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It doesn’t require a Masters in Creative Writing to know that you have to grab your audience’s attention in the very beginning. When people flip through the books at Barnes & Noble, they don’t say, “The first page is boring, but I think I’ll spend $19.95 on this thing anyway because maybe, hopefully, the other 99.5% of the book doesn’t suck too.”

And in movies, the opening scene has to be, well, awesome, or what’s the point? If you can’t make the first four pages great, what does that say about the rest of the film?

Last night, my husband and I went out to the movies for his birthday. There wasn’t anything playing that we really wanted to see, so we went to 21 and Over, a comedy about college kids and a¬†debauchery-packed night of drinking. The critics’ reviews were terrible, but the fan reviews were pretty good, so we gave it a shot.

It turns out, all the fans who reviewed it were 14 year old kids who think anything with people getting drunk and the word “fuck” in it is a stellar movie.

We did something I haven’t done in years: we walked out. At page 4. The opening was so poorly written that we figured the rest of the movie didn’t have much of a chance. We snuck into Identity Thief, which was just starting in the other theater (also not an award-winner, but it wasn’t total garbage.)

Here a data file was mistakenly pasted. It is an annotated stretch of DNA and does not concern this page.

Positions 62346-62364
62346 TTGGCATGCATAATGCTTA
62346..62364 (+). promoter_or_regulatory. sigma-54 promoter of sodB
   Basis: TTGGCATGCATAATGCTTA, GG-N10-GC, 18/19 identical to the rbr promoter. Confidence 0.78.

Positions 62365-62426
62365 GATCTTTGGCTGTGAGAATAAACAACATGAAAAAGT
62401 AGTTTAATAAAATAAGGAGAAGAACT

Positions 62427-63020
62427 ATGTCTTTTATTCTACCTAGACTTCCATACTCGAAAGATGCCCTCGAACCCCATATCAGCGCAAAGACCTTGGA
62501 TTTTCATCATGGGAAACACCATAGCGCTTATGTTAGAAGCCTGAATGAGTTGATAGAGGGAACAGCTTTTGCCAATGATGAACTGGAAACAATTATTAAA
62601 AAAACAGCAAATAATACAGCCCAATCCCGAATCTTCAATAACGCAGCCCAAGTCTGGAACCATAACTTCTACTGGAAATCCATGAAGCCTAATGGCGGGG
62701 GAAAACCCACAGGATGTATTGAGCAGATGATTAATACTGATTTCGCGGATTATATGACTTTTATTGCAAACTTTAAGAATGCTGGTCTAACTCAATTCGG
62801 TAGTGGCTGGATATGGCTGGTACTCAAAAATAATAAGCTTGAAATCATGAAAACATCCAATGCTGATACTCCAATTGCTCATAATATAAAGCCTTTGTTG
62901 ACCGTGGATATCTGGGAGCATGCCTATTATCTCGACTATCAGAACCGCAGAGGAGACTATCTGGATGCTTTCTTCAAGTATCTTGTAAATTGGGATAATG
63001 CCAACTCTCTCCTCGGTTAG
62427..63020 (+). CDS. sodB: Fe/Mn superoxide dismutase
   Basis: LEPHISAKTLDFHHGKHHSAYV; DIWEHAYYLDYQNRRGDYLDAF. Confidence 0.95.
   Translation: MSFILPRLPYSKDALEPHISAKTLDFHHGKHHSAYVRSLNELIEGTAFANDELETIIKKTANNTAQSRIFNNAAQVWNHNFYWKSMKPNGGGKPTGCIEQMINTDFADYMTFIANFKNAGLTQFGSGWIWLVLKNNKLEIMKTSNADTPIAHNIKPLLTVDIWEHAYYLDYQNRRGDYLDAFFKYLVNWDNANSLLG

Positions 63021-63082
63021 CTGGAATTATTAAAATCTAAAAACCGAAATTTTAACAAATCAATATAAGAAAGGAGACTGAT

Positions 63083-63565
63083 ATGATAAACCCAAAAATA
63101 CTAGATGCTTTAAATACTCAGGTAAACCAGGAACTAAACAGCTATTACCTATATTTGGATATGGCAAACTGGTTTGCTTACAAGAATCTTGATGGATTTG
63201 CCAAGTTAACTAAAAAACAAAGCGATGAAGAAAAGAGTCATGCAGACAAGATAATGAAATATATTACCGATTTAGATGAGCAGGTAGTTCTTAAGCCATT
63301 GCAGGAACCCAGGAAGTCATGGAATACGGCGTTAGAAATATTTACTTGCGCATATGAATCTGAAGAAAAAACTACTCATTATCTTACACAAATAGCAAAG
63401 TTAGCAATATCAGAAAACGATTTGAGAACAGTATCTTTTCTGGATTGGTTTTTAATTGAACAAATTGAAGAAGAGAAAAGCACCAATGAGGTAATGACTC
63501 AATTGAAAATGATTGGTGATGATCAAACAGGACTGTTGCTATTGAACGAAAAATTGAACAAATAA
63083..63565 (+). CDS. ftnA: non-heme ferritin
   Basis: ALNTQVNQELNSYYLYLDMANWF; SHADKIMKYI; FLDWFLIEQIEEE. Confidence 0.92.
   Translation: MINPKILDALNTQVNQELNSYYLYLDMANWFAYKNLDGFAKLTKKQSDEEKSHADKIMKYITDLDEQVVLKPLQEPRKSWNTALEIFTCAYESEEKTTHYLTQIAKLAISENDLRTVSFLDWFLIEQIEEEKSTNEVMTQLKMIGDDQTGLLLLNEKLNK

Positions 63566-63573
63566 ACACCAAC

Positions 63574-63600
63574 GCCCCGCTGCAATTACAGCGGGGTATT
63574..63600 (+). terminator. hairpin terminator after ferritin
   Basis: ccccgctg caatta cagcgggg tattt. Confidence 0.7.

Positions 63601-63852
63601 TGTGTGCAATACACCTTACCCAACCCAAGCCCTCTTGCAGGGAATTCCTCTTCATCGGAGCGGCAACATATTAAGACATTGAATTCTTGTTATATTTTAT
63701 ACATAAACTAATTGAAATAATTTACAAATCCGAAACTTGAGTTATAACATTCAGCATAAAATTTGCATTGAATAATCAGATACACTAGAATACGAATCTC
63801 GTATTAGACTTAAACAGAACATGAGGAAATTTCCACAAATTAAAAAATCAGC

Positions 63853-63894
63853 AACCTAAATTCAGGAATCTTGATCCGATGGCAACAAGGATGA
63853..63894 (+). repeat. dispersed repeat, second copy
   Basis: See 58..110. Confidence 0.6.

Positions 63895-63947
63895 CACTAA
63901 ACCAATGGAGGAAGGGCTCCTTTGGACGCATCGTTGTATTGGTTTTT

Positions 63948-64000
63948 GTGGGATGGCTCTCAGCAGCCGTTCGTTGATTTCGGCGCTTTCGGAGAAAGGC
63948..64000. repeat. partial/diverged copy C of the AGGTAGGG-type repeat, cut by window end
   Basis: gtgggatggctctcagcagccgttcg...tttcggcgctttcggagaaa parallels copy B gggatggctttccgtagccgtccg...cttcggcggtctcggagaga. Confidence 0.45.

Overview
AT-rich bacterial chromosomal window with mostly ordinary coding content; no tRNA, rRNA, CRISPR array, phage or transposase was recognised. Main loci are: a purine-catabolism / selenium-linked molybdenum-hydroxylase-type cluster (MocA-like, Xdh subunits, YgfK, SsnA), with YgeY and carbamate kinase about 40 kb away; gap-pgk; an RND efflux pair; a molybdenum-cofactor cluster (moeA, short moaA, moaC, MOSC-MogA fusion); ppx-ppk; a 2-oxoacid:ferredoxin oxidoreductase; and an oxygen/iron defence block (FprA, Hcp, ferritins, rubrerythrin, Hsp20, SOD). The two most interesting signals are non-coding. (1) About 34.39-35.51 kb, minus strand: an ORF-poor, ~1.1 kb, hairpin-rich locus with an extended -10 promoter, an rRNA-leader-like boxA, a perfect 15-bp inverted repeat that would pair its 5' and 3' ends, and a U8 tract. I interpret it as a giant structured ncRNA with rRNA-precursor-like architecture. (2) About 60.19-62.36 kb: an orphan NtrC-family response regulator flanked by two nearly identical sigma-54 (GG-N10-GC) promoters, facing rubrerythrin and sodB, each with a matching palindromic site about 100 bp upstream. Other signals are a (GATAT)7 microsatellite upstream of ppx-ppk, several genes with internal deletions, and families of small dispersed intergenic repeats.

As written by Michael Hauge in his explanation of Story Mastery, “The opening 10% of your screenplay must draw the reader, and the audience, into the initial setting of the story, must reveal the everyday life your hero has been living, and must establish identification with your hero by making her sympathetic, threatened, likable, funny and/or powerful.”

Here are examples of some movies have opened:

Varsity Blues: We learn about Mox and the football culture of the town

Four Weddings and a Funeral: We learn about Charles and all the weddings he has to go to

Never Been Kissed: We learn about Josie and how she’s never been kissed

Heartbreak Kid: We learn that Eddie wants a woman.

13 Going on 30: We learn that Jenna isn’t happy with who she is

Bridesmaids: We learn that Annie wants to feel good about herself, but keeps putting herself into situations that get her the same bad results.

An example of a great opening (in my humble opinion).

American Psycho:

This opening not only illustrates almost exactly who this character is, but it sets the tone of the whole movie and its bizarre humor amidst creepy character details.

Considering all of the above, I wonder if my opening to my new script is as good as it should be. This script has three main characters, so I’m using the first 12 pages or so to spell out the situation each one of them is in. While the beauty of American Psycho’s opening is in the words, the beauty in Office Space‘s opening is in the visual:

I think I frequently rely too much on the words for description. This subject really should be its own separate blog post. Food for thought. Back to work.

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